The new head of the scandal-tainted Fiesta Bowl says excesses at the top-tier bowl game are a thing of the past.
The bowl will no longer shower athletes and coaches at its game with lavish gifts, and bowl employees no longer can expect the same treatment, Fiesta Bowl executive director Robert Shelton said in an interview Friday.
Shelton was hired to repair the bowl’s image after former President John Junker was fired in March for allowing excess spending, an apparent illegal system of political contributions and an effort to cover up the problems.
Shelton spoke to The Associated Press in his first in-depth interview since taking the job in June.
The scandal jeopardized the bowl’s NCAA license and its status as one of four bowls in the national college football championship rotation. But it has emerged with its role as host every four years apparently intact, although the NCAA placed it on probation for a year and the BCS fined it $1 million — to be given to charity.
Shelton said a new employee code of conduct has been enacted, new financial controls put in place and a fairer and more open way of distributing millions in charitable contributions from the nonprofit’s coffers put in place.
“I think some of the excesses of the past — we’re just not going to do that anymore,” Shelton said.
Shelton, 63, resigned from his post as president of the University of Arizona in June to take the Fiesta Bowl job. He had served on the presidential oversight committee for the Bowl Championship Series, the system that determines major college football’s national champion.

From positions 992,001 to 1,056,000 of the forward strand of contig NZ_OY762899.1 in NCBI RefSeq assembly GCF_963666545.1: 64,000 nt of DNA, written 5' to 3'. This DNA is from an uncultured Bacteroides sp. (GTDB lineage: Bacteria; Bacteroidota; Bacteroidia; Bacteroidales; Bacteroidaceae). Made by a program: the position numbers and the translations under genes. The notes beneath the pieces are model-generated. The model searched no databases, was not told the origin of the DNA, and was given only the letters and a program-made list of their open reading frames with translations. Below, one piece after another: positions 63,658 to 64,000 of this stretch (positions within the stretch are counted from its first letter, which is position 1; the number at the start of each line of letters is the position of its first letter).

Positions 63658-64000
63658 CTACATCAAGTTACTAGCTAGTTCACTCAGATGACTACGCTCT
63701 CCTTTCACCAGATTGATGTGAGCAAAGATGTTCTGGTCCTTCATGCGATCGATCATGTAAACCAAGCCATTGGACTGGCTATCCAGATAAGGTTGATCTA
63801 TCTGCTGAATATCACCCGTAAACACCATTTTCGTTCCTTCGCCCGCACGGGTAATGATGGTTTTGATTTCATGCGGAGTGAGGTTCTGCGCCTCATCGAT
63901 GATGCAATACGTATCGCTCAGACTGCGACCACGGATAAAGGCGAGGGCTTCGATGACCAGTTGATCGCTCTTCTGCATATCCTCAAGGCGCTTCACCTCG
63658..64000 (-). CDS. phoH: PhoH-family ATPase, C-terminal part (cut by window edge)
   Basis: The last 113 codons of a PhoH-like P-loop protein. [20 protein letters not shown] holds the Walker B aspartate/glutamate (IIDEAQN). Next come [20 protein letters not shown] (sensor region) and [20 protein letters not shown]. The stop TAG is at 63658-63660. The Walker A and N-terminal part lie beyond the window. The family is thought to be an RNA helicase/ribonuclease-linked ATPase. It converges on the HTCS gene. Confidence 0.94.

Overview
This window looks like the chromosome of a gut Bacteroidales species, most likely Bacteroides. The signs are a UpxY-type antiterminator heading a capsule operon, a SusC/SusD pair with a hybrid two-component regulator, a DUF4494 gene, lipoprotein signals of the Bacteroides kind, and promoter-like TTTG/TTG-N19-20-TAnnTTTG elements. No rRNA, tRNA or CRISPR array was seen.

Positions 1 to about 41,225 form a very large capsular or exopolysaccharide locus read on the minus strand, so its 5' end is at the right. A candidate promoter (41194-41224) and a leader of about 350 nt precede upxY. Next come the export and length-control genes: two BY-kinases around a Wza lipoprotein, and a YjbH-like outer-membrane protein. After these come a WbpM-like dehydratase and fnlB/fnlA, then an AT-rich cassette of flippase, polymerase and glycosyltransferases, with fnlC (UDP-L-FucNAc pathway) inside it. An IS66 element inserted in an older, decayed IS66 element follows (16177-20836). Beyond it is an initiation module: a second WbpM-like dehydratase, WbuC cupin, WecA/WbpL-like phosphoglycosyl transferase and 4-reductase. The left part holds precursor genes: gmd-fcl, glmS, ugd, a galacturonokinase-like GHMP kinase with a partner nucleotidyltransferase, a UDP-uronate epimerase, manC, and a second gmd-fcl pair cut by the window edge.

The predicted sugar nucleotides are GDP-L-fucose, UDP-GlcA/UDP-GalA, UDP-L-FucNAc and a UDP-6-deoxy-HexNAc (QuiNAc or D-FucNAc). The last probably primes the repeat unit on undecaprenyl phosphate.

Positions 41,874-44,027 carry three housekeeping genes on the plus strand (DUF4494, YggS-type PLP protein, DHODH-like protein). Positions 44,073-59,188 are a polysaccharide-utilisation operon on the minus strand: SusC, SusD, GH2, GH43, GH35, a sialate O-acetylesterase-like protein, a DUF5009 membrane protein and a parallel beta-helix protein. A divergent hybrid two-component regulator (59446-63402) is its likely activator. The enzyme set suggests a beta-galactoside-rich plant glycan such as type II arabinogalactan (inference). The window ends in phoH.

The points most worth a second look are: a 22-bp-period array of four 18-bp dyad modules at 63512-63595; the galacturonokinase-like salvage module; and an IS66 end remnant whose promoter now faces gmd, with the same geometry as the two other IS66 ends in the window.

A 276-page report of an investigation conducted by Fiesta Bowl board members and a retired Arizona state Supreme Court justice detailed the “apparent scheme” to reimburse at least $46,539 for employees’ political contributions. The political contributions were first revealed by The Arizona Republic.
The probe released in March also found “an apparent conspiracy to conceal the reimbursement scheme from the bowl’s Board of Directors and state officials,” according to the report.
Junker was fired, and chief operating officer Natalie Wisneski, 47, resigned along with vice president of marketing Jay Fields.
Wisneski was indicted this week by a federal grand jury on charges of filing false income tax returns for the bowl game. She also faces federal campaign finance and conspiracy charges over allegations she solicited campaign contributions from bowl employees for federal, state and local political candidates and arranged for the bowl to repay them.
Federal and state investigations into Junker and others are ongoing.
Wisneski will make an initial appearance in federal court later this month. She did not return calls for comment after the indictment was announced.
The bowl has asked the politicians, including U.S. Sens. John McCain and Jon Kyl of Arizona, to return the contributions. Kyl and McCain instead gave the money to charity. The Fiesta Bowl also sent politicians accountings of freebies they received, such as game tickets, and asked them to justify the expenses while implying the Internal Revenue Service would be notified.
Those actions angered many politicians, prompting calls to Shelton. But he said the bowl’s board did it as part of its efforts to make things right.
Shelton said he knows he has a difficult job, mending fences, fixing years of moral lapses at the bowl and working to grow the franchise. But he also knows it will be difficult as the fallout from the Junker era continues.
“We will continue to take our lumps — as we deserve,” he said.